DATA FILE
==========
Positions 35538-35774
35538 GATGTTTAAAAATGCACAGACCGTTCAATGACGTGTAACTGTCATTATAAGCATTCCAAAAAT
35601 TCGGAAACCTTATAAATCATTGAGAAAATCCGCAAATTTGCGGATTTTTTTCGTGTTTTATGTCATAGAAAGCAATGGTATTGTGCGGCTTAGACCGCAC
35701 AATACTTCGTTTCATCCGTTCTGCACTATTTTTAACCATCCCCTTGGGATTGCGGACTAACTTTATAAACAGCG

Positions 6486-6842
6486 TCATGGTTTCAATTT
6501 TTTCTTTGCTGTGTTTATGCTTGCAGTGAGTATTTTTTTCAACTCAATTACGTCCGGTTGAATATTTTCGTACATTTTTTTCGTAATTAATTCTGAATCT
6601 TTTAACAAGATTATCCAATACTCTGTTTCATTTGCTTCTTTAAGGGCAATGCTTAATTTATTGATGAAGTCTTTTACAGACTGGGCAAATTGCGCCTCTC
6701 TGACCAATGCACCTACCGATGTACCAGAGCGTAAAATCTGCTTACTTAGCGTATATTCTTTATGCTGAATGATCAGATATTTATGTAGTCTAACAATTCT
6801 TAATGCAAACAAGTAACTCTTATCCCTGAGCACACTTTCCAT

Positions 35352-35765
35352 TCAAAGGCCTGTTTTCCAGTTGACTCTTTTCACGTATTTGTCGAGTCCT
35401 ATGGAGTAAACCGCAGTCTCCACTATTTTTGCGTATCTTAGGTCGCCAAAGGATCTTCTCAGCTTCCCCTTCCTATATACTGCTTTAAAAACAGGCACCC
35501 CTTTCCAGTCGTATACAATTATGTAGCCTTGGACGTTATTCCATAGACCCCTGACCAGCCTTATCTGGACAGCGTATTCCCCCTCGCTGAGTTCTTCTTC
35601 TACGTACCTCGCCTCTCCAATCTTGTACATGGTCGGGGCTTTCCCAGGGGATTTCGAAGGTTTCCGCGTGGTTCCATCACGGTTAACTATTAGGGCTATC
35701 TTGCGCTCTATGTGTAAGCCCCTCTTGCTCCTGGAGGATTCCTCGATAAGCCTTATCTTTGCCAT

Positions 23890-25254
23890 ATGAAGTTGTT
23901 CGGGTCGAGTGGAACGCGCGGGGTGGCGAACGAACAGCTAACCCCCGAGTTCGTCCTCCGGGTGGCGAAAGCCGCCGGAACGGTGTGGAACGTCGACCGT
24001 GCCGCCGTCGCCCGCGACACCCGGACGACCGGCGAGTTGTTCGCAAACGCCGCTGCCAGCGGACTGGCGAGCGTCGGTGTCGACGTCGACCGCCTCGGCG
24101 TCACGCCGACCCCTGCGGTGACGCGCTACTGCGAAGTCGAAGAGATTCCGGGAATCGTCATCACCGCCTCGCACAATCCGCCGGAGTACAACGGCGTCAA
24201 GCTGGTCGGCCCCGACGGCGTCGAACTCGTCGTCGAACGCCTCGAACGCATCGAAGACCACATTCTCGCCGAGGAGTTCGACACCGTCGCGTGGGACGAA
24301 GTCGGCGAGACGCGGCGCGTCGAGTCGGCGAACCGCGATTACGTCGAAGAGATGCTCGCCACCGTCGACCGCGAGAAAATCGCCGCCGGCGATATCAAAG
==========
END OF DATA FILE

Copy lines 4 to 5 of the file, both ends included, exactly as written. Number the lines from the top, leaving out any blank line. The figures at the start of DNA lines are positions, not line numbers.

35701 AATACTTCGTTTCATCCGTTCTGCACTATTTTTAACCATCCCCTTGGGATTGCGGACTAACTTTATAAACAGCG

Positions 6486-6842